On Wednesday, Iran summoned France’s ambassador to Tehran to express their disapproval of the “insulting” cartoon featured in the French satirical magazine Charlie Hebdo that depicted the Supreme Leader of Iran, Ali Khamenei, reported by Iranian state media. Iran also decided it will shut down the French embassy’s Institut Français de Recherche en Iran which studies ancient Persian antiquities on Thursday.
The French newspaper had printed numerous caricatures of Khamenei as part of a cartoon competition that was launched recently to assist the anti-authority demonstrations which started in Iran after Mahsa Amini was killed in September while being supervised by the morality police.
Nasser Kanaani, the Foreign Ministry spokesman, told the French envoy on Wednesday that “The Islamic Republic of Iran does not accept insulting its Islamic, religious, and national sanctities and values in any way,” according to state TV.
The French foreign ministry did not offer any comments.
Iran’s religious figures, confronting their most serious lack of authority since the 1979 Islamic Revolution, have blamed its outside enemies for planning the demonstrations against the administration to make the nation unsteady.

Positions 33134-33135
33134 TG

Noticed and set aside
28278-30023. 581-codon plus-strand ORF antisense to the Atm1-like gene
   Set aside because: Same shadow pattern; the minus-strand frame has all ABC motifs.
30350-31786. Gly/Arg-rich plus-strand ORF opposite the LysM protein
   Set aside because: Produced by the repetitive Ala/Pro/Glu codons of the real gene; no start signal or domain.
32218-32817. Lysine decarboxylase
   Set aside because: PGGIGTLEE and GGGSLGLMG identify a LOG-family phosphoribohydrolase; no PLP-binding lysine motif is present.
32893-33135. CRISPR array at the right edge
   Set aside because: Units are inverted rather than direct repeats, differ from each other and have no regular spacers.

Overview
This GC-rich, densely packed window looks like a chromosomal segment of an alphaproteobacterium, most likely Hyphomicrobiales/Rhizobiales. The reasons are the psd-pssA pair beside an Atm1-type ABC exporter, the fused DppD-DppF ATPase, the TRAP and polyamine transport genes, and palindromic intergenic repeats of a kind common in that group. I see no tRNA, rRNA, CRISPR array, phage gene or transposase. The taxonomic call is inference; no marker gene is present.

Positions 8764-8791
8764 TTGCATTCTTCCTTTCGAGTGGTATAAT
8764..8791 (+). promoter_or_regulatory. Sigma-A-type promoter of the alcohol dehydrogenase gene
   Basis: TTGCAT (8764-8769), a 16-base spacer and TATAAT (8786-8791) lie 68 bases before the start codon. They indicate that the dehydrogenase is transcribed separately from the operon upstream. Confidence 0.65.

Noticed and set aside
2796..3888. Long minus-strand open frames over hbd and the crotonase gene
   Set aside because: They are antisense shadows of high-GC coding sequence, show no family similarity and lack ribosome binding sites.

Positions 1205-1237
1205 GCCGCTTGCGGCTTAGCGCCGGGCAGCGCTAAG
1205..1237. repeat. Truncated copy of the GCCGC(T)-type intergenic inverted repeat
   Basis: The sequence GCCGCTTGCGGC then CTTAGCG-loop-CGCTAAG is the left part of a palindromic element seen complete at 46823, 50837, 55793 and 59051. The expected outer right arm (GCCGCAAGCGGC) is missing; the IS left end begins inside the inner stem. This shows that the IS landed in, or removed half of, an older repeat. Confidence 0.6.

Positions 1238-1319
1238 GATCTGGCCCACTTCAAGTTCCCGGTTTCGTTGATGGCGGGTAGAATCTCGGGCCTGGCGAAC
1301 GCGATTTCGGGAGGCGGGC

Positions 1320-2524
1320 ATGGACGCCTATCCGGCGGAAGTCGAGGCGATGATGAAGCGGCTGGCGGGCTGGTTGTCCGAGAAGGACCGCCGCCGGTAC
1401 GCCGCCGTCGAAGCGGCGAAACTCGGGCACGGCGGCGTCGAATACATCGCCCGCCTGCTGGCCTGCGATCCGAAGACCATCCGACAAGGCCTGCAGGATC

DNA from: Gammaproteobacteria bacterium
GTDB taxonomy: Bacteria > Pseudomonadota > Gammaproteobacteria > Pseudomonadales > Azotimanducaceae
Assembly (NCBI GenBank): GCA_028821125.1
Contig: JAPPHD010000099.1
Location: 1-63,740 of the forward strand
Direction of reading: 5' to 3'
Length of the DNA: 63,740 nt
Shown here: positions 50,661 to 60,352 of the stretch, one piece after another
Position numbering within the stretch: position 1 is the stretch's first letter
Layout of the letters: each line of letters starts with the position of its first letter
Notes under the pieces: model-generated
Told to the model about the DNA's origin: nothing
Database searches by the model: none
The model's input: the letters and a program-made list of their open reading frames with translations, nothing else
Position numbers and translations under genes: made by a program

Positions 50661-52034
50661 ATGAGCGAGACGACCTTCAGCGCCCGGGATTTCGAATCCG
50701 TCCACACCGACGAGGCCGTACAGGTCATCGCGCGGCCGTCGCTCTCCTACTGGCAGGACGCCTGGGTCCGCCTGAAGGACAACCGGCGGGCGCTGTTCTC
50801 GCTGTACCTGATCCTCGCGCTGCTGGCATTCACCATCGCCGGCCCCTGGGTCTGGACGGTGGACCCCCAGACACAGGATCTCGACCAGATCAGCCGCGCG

Iran’s Foreign Minister Hossein Amirabdollahian earlier on Wednesday warned that the “offensive and indecent” move would receive a firm response from Tehran.
“We won’t allow the French government to go too far. They’ve definitely chosen the wrong path,” Amirabdollahian tweeted.
Charlie Hebzo magazine stated that in observance of the anniversary of the fatal assault on its Paris office on January 7, 2015, which was caused by radical activists, they printed the cartoon images in a special edition after the magazine had printed illustrations that made fun of the Prophet Muhammad.
The competition was declared to aid the Iranians who are striving to achieve their liberty.
Image Credit: Office of the Iranian Supreme Leader via AP, File